Part of a series on customising Microsoft® Project® to make working with schedules more useful.
This post describes how to generate universally-readable “soft” PDF Gantt charts to circulate to stakeholders, with dynamically generated labels that provide them with useful information about the view, and provide you with useful information about how you might re-create the view.
Following on from my post on watermelon reporting, I wanted to share another, related, phenomenon with you – “green side up” reporting. This describes the phenomenon where the health of programmes and portfolios is reported more favourably the higher up the organisation the reports are circulated; that is to say that in the project world everything looks green when viewed from above.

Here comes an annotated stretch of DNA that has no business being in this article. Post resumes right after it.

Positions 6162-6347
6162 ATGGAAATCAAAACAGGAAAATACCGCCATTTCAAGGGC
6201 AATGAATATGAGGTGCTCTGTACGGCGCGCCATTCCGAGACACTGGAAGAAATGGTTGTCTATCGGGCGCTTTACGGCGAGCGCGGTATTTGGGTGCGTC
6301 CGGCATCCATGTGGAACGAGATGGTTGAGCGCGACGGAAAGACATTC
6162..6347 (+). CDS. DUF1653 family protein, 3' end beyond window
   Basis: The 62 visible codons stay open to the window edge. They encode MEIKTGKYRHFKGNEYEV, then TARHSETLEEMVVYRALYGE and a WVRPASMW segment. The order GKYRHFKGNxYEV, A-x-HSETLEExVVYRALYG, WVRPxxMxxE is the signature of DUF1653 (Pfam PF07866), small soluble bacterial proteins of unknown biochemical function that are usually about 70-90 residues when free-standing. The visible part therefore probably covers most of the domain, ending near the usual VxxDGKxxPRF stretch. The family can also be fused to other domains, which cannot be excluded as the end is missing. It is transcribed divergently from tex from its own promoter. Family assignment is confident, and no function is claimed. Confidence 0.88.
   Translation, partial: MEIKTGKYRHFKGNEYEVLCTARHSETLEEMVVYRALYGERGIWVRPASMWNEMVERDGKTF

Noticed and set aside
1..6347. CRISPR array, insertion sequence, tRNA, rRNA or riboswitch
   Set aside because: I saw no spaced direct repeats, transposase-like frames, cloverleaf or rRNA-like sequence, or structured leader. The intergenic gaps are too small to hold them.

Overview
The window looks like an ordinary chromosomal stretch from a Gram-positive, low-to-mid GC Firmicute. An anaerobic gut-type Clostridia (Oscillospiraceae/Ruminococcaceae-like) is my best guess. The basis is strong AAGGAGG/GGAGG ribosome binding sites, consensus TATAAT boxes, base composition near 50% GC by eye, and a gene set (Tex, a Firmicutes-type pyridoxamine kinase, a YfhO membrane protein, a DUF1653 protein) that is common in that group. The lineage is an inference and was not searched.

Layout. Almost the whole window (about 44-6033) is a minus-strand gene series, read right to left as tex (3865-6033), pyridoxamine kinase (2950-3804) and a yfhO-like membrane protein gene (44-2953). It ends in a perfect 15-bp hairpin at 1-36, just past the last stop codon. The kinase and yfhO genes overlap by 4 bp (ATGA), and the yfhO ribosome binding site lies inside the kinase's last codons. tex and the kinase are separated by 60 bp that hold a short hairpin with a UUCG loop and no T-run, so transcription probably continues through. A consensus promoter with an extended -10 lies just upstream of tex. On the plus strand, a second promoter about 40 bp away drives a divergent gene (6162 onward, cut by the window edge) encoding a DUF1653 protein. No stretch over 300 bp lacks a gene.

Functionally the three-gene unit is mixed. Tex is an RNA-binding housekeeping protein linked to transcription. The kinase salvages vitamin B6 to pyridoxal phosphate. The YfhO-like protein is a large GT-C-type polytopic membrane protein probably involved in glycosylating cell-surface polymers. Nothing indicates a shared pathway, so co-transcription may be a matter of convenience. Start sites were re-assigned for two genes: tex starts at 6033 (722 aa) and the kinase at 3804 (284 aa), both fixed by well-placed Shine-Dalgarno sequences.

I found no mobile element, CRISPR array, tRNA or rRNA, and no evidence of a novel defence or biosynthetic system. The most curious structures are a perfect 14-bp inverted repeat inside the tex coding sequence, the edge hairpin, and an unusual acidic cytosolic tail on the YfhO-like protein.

How do watermelons get into project reports? and why should you watch out for them?
“Watermelon reporting” describes the phenomenon where according to a project status report things appear to be green on the outside (i.e. the project’s RAG status is reported as green, with no issues), but if you delve a little deeper and look inside, it’s actually red right through (i.e. there are serious issues). Continue reading “Watch out for watermelons in project reports”
How do you give senior management a “helicopter view” of all the change that is going on in an organisation, so that they can make informed decisions on how to spend their change budget? Here’s how I tackled it…